It would seem unlikely that one could secure copyright of the musical note A 440 (for example). Generally, more complex sounds (music, sound effects) are complex permutations, mutations or compositions of other, more basic sounds.
We also know that a sound is essentially a vibration of air. The sound exists at different states (when it is "played", when it is "composed", when it is "heard" and at other times and in other states). The same sound frequency will be slightly different in each of these states. For example, if you listen to a piano being played, the sound is different 1 inch from the Piano than it is 100 metres from the Piano.
The question then becomes how complex does the sound have to be for it to be copyrightable and what is it that you are securing? Are you securing the sound as it is played or as it is heard? How mutated or composed does a note (such as A 440) need to be before it is copyrightable?
Does the law take a scientific approach to trying to answer this question or has it been largely built on broad, casually accepted defintions of 'music'? i.e A lawyer thinking that something sounds enough like something else to be the same ...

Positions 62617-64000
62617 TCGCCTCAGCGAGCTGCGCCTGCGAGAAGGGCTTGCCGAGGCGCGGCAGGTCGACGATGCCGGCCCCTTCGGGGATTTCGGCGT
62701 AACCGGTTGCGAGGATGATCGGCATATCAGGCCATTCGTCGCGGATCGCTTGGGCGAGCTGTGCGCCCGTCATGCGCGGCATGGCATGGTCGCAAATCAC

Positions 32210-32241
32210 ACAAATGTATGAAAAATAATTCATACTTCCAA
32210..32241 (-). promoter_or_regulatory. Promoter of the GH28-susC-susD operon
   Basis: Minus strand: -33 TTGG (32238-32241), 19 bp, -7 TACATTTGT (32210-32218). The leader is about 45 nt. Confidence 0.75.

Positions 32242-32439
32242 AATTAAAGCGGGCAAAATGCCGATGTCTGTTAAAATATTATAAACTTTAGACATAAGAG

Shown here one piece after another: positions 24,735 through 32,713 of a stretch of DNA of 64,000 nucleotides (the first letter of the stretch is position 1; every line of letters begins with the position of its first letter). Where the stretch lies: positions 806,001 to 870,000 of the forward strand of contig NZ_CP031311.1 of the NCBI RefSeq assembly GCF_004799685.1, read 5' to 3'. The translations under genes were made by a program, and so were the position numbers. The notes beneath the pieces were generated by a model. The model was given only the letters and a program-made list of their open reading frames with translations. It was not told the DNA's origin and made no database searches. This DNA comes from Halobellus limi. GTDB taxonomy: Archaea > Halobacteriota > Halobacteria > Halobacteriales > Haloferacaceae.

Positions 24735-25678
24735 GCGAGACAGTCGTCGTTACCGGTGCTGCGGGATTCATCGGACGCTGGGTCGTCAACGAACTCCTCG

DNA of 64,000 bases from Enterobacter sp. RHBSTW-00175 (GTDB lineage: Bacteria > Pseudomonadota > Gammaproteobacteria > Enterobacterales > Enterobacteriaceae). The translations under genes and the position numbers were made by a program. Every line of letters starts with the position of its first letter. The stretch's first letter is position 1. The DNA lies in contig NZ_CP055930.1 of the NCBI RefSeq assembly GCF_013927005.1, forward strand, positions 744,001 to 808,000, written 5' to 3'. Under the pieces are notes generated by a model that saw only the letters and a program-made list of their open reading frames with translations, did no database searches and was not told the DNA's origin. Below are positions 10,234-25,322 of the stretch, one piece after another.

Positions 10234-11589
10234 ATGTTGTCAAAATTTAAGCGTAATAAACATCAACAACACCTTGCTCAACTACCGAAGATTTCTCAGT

Further does the law break sound down into lower constituent parts when attempting to answer this question? i.e What is the Frequency of the sound, the waveform of the air vibration, the pitch, the timbre, the sonic texture? etc. Is there a definitive list of lawfully mandated measurements which would be used to determine the 'uniqueness' or 'similarity' of a sound?
(Feel free to answer the question in relation to the law in the country in which you reside)